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Thursday, 9 September 2010

Swiss Supreme Court: data protection prevails over enforcement of IP rights

In a decision of 8 September 2010 (full grounds not yet published, press release here), the Swiss Supreme Court ruled that Logistep AG may not search peer-to-peer networks for copyright infringing files, register the IP [internet protocol] addresses of the uploaders and forward them to the copyright owners, which then, based on the data, file criminal complaints against unknown (the prosecution, unlike private parties, can force the ISPs to hand over name and address of the person/entity behind the IP address).

Logistep, acting for copyright holders (not the International Federation Of Producers Of Phonograms And Videograms, IFPI, though, says IFPI) searches peer-to-peer networks for copyright infringing files, then registers the IP addresses of the uploaders (pure downloading is legal under Swiss law) and forwards these to the copyright owners. The Swiss data protection authority brought suit against them (noted on IPKat here), claiming that this business model infringed data protection law. The Administrative Court ruled in favour of Logistep, weighing the interest in enforcement of IP rights more than the privacy interest of the users. The Supreme Court, in a contested 3:2 decision, reversed. The Supreme Court held that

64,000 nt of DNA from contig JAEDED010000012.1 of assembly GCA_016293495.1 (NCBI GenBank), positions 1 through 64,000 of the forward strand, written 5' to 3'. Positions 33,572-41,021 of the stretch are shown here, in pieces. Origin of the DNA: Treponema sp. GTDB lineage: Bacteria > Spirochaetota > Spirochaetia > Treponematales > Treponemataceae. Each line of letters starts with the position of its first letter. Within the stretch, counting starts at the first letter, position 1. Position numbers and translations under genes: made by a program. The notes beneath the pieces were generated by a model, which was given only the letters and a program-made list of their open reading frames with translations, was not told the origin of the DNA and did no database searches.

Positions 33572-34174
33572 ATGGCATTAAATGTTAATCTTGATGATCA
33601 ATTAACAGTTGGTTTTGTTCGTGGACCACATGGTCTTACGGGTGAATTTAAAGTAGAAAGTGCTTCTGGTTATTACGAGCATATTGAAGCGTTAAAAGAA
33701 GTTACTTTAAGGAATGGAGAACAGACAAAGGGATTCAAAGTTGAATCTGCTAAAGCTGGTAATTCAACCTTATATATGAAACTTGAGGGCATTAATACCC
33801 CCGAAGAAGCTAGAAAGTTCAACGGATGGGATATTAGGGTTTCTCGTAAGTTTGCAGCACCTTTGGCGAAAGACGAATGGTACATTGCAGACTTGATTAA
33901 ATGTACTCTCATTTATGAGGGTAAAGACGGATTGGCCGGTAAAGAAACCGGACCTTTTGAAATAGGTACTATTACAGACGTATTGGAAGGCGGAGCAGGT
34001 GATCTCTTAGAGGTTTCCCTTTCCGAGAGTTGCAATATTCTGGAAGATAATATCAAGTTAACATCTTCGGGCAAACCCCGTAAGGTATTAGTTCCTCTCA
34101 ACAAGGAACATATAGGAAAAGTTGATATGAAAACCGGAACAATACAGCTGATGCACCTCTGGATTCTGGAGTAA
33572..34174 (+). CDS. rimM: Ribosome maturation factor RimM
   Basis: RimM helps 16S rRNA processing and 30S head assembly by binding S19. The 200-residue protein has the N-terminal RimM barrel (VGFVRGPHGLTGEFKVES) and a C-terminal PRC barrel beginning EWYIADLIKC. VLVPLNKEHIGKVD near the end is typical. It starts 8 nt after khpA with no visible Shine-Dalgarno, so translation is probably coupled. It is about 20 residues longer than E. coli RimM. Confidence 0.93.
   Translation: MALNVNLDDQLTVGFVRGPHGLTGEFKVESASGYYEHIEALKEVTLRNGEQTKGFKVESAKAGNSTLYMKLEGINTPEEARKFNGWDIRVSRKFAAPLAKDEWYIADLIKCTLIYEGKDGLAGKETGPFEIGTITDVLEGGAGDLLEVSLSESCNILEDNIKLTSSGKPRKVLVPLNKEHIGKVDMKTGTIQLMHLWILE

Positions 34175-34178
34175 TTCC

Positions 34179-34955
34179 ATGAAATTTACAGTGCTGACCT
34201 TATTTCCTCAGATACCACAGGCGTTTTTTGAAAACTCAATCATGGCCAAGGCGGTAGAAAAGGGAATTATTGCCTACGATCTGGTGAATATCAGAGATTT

• IP addresses are personal data in the sense of data protection law;

  • the collection of these addresses violates data protection law because it occurs without the consent of the concerned persons;

  • the interest in the enforcement of IP rights does not justify the violation of data protection law: the interest of internet users in the protection of their personality rights (read: right to remain pseudo-anonymous) prevails over the interest of right owners to enforce their rights against them.
The German Supreme Court (BGH) had come to another conclusion in a decision of May 2010 (I ZR 121/08) and allowed a right owner to enforce its rights against the provider of an unsecured WIFI-spot based on data collected by Logistep (noted on IPKat here) - the BGH did not, however, explicitly rule on the Logistep business model.

According to this interview with a judge at the Landgericht Köln, in 2010 each month roughly 1,000 requests for the identification of persons behind IP addresses are filed with the Landgericht Köln, each one including 1,000 to 3,000 IP addresses. Which means that roughly, in a year at least 12 x 1,000 x 1,000 = 12 million persons in Germany are identified as illegal file sharers (it is possible that the same person is identified several times, because IP addresses assigned to end-users often change [dynamic IP address], but nonetheless, these numbers are staggering).

The Swiss decision will make it very difficult for copyright owners to enforce their rights in digital content in Switzerland; while it is formally binding only upon Logistep, it is hard to see how a court would decide differently if the right owners themselves collected the data.

The IPKat likes to announce that it remains the intellectual property Kat, not to be confused with the internet protocol Kat.

1 comment:

Anonymous said...

For those interested, the photo is that of the Montparnasse accident of 1895.

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